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Sword Form Qigong (preliminary) - internal cultivation through motion and presence [entries|archive|friends|userinfo]
internal cultivation through motion and presence

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Sword Form Qigong (preliminary) [Jun. 22nd, 2007|03:01 am]
internal cultivation through motion and presence

hsing_qi

[stormcrowley]
In the (in my opinion, excellent) book, The Healing Promise of Qi, by Roger Jahnke, I read this small bit that stunned me for a moment with the beauty it evoked.

"There are between thirty and forty separate postures but just as she reaches the completion of one of the gestures, she gently shifts forward or drifts back into the next one. We begin to get a message from the hypnotic movements. The suggestion of her gestures is that she is using the sword to slay her own inner demons and cut away Qi that is not serving her. The sword is inner spirit and truth killing off doubt, fear, and ongoing anxiety.
It becomes apparent from the movements, and even more from an inner sense, that she has now turned her attention toward us. Just watching her, our breath shifts to become fuller, slower. Deep within, something changes - a door opens, a cord is cut, we begin to feel as if we are filling with warm, fragrant tea. We are aware of not caring too much about who we have been or who we might become."

After I read that once, twice, I called my teacher, and flat-out told him I wanted to learn this - as this deeply intrigued me.

His reply, as usual, was profound - he said that first off, he wasn't a big fan of Tai Chi, which the form described was. Second, he reminded me that energy follows intent - it's not the specific Tai Chi moves that do it, it's the intent behind the movements that speaks to me personally that does it.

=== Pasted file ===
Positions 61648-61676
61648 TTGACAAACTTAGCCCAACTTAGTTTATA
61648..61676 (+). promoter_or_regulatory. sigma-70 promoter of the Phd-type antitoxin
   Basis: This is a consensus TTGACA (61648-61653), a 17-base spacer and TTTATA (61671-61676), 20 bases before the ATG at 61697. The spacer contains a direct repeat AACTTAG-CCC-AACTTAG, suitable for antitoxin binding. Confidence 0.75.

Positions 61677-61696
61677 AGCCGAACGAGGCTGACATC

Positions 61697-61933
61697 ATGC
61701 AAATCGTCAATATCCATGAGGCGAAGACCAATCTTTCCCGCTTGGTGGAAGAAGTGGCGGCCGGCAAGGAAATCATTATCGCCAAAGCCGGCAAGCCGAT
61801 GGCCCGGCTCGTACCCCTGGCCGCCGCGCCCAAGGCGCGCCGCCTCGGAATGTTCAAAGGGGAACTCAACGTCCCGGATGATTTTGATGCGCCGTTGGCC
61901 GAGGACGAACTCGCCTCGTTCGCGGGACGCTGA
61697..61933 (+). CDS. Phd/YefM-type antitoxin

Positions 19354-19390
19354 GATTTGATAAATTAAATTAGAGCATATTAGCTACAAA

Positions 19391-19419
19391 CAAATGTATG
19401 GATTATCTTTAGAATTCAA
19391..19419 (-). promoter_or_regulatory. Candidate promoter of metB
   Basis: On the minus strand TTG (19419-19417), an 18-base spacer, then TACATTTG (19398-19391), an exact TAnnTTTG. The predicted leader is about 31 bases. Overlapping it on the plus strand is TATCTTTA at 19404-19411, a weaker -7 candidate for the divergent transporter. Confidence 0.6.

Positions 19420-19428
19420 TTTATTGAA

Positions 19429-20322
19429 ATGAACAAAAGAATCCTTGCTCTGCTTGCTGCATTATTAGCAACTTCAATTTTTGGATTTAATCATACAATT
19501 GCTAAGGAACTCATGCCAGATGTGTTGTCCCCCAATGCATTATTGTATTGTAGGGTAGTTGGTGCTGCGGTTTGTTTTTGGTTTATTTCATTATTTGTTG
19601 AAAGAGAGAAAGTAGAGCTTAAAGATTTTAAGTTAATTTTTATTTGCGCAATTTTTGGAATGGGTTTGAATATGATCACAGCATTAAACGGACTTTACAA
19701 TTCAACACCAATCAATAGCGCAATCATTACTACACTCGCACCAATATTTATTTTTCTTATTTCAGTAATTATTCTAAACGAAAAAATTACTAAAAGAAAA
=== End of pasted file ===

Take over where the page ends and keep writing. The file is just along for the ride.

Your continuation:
I blinked, and a grin began to grow on my face as he broke this last part down. I told him that I felt the urge to go play with it, and he asked that I write about it when I was done.

I took the beginning stance of the Wu-Ji - legs together and bent slightly, arms slightly out from my body, head down.

I felt the energy in my hands, feet, arms, and lower legs already, as I thought about using a sword to cut away the things that I feared. I let my mind drift where I winced. Where it hurt a little to think about. Where it stung, where it made me cringe. I felt as if I were remembering something I forgot about until recently (kinda like how I've been forgetting one move of the Wu-Ji for about two weeks straight), and began to move.

I gathered earth Qi with a long breath, and exhaled it into my heart. I gathered heaven Qi with a long breath, and exhaled it into my heart. I began to weave an orb, a conjuration, wherein what made me wince about myself would gain form. Would gain claws, teeth, and at most other times in my life would have made my cringe, and shy away, hoping to not acknowledge it. Those times being past, I exhaled and opened my stance a bit wider than shoulder-width apart, hands over my lower Tan Tien.

I wove the orb to my left, spinning and gaining form of something I feared. My fear of women, how I'd never find the one that would complement me and feel in harmony with, how I shouldn't try, since I'm always attracted to the wrong ones, or don't recognize the right ones, it's no point to try anymore. This fear wove and gained form, looming over me like a frightening gigantic succubus, larger than the orb I wove it with. And I beheaded it with a strong exhale.

I wove the orb in front of me, my fear of never becoming organized, always being a mess, never seeming to have enough clean clothes to wear since I don't have time, and I won't have time, so just leave it as being messy forever. It gained form, it's shadow overtaking me, fragments of everything I owned swirling like a mad tornado. And it died, cut from shoulder to hip with a strong breath.

I wove the orb to my right, my last major fear surfacing. How I'd never be able to get out of debt, how I'd never be able to have enough money to deal with all my overdue bills and everything that needed replacing and repairing. It gained form, an enormous ghostly fat white cigar-smoking, smirking, greasy, huge-ring-having fatcat demanding I repay this huge bill I suddenly owe. He died, cut in half upward.

I felt lighter as I finished, and I almost felt awestruck at how it evoked my imagination and intent, tingly and a little fearful from those things coming to the surface. So I went through the exercise again, this time more slowly, but with no less intent.

It felt a bit choppy, as if when I show my teacher I know there should be quite a few "filler" moves that would make it flow right and move together more smoothly - but overall, that was fun, and I'm definitely doing that again.
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